Activism

Community Fridge Fund: How selfless volunteers are tackling food waste and hunger in Scotland

As the cost of living crisis bites, community fridges are showing how to reduce food waste and feed hungry families

Empty Kitchens Full Hearts began in the pandemic, but the group of chefs and hospitality workers are now helping hungry families through the cost of living crisis. Image: Empty Kitchens Full Hearts

In a kitchen next to Edinburgh’s Granton Harbour, a group of chefs are hard at work, turning surplus food into healthy meals for those who need them in the community. 

Empty Kitchens Full Hearts, set up by chefs and hospitality workers in the pandemic, sends its meals to people’s homes, collection points and after-school clubs.

Its mission to fight food waste could be supercharged by a £55,000 Community Fridge Fund being launched in Scotland by Zero Waste Scotland, which is aiming to find new ways to stop food being thrown away and reduce carbon emissions.

“Our goal is to make use of food that would otherwise go to waste to help people who are hungry,” said Emily Gifford, fundraising manager at Empty Kitchens Full Hearts.

The majority of Empty Kitchens Full Hearts’ food comes from FareShare. Image: Empty Kitchens Full Hearts

“We use food as a starting point to provide more all-encompassing support. We make initial contact by providing healthy and delicious meals, then our team works to understand more about the other challenges people might be facing and either support them directly or help them access other services.”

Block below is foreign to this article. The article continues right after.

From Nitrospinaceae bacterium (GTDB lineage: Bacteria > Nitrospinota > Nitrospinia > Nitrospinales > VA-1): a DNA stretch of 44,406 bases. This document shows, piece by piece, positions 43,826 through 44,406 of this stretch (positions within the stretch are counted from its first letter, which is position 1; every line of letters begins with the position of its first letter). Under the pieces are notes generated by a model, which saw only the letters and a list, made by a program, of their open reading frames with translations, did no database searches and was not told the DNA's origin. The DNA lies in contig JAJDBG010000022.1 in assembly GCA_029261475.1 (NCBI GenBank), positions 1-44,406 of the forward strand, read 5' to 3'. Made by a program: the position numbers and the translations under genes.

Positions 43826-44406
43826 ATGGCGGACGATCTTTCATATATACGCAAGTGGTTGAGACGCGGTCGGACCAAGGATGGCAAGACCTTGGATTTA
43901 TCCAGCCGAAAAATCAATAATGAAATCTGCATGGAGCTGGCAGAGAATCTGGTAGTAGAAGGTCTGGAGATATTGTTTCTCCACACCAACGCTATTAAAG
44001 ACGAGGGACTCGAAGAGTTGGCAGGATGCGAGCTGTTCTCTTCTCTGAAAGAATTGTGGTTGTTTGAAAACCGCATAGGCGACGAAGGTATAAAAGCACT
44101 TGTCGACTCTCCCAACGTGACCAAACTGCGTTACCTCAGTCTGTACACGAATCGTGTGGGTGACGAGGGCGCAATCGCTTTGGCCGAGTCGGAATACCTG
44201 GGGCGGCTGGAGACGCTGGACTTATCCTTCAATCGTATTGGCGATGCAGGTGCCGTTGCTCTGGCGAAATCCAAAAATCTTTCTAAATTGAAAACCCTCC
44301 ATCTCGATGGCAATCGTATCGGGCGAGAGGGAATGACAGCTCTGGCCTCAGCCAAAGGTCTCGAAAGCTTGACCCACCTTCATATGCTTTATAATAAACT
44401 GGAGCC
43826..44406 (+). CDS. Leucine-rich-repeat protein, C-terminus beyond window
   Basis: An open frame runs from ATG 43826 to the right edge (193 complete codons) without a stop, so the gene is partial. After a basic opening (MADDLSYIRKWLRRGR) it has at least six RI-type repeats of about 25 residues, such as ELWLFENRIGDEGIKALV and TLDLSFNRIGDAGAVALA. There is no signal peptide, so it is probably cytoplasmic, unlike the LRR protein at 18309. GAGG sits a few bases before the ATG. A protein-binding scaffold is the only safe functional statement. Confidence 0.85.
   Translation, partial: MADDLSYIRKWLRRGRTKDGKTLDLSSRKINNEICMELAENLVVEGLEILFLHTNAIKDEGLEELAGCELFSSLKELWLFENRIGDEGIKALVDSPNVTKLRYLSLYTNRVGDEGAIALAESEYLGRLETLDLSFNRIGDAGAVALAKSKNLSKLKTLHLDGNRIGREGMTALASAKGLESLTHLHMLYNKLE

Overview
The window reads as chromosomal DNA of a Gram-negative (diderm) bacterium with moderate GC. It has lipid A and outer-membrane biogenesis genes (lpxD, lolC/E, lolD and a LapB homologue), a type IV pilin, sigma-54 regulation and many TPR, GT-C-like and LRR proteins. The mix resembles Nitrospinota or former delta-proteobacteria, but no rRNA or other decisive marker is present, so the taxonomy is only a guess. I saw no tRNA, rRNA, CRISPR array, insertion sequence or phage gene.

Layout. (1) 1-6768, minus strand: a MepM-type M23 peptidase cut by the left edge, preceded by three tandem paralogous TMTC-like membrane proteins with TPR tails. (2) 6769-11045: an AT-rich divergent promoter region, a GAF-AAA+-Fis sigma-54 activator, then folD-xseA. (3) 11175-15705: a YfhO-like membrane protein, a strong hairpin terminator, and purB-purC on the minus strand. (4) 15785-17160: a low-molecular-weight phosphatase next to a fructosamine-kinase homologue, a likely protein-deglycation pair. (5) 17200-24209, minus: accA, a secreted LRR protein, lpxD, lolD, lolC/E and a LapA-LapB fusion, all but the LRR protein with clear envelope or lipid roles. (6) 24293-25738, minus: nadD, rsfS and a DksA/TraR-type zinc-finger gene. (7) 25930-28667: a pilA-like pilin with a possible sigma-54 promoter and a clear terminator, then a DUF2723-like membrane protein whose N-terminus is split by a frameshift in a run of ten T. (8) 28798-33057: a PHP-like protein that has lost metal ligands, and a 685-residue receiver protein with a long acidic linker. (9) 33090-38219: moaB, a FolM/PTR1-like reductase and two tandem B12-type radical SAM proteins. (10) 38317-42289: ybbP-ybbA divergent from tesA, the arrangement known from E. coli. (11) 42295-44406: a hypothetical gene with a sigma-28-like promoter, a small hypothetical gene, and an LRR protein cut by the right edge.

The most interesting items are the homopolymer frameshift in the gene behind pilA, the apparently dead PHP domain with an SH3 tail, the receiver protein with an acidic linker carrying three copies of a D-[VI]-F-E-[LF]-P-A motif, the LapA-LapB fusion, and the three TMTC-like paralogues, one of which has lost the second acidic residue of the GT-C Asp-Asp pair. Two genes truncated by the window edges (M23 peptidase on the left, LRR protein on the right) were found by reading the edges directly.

Food waste makes up a disproportionate amount of Scotland’s household waste carbon footprint, accounting for 30% despite making up only 18% of household waste by weight.

With demand for emergency food parcels at record levels amid the cost of living crisis, community fridges offer a way for organisations to store and redistribute food to those in need.

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“The Community Fridge Fund recognises the work done by local hubs within the neighbourhoods they serve. The fund can help to grow their capacity to store a wider range of foods for longer, and to share best practice in redistributing or repurposing surplus food,” said Evonne Cannan, food systems and circular bioeconomy manager at Zero Waste Scotland.

It’s not just organisations in Scotland battling food waste. This week, The Big Issue visited the Felix Project’s warehouse in East London, discovering how communities are finding innovative ways to distribute thousands of meals.

Collective action is at the heart of the Community Fridge Fund, say Zero Waste Scotland, with applications for the Scottish fund closing on 3 December.

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“Collective action is the most impactful, and it’s vital we all work together to reduce food waste and tackle the climate crisis. By operating a community fridge, successful applicants will join a growing network of organisations in Scotland committed to doing just that,” said Cannan.

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